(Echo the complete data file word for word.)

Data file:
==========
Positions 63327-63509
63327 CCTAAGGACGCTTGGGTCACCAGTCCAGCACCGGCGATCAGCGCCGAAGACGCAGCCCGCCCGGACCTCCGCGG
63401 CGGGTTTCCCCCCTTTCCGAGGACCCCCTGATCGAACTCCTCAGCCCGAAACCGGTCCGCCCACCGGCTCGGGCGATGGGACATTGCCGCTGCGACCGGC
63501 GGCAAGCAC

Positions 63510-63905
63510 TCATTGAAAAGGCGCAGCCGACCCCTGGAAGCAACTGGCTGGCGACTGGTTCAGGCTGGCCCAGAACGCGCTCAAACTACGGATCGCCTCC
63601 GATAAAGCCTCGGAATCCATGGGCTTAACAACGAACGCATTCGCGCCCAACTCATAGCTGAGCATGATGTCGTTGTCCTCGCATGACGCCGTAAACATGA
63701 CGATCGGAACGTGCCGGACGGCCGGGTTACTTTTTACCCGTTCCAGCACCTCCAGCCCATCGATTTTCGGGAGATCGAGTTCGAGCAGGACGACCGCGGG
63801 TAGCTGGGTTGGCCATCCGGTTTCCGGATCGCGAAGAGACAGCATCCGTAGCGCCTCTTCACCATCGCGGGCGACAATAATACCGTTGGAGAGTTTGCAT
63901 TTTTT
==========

Positions 63327-63509
63327 CCTAAGGACGCTTGGGTCACCAGTCCAGCACCGGCGATCAGCGCCGAAGACGCAGCCCGCCCGGACCTCCGCGG
63401 CGGGTTTCCCCCCTTTCCGAGGACCCCCTGATCGAACTCCTCAGCCCGAAACCGGTCCGCCCACCGGCTCGGGCGATGGGACATTGCCGCTGCGACCGGC
63501 GGCAAGCAC

Positions 63510-63905
63510 TCATTGAAAAGGCGCAGCCGACCCCTGGAAGCAACTGGCTGGCGACTGGTTCAGGCTGGCCCAGAACGCGCTCAAACTACGGATCGCCTCC
63601 GATAAAGCCTCGGAATCCATGGGCTTAACAACGAACGCATTCGCGCCCAACTCATAGCTGAGCATGATGTCGTTGTCCTCGCATGACGCCGTAAACATGA
63701 CGATCGGAACGTGCCGGACGGCCGGGTTACTTTTTACCCGTTCCAGCACCTCCAGCCCATCGATTTTCGGGAGATCGAGTTCGAGCAGGACGACCGCGGG
63801 TAGCTGGGTTGGCCATCCGGTTTCCGGATCGCGAAGAGACAGCATCCGTAGCGCCTCTTCACCATCGCGGGCGACAATAATACCGTTGGAGAGTTTGCAT
63901 TTTTT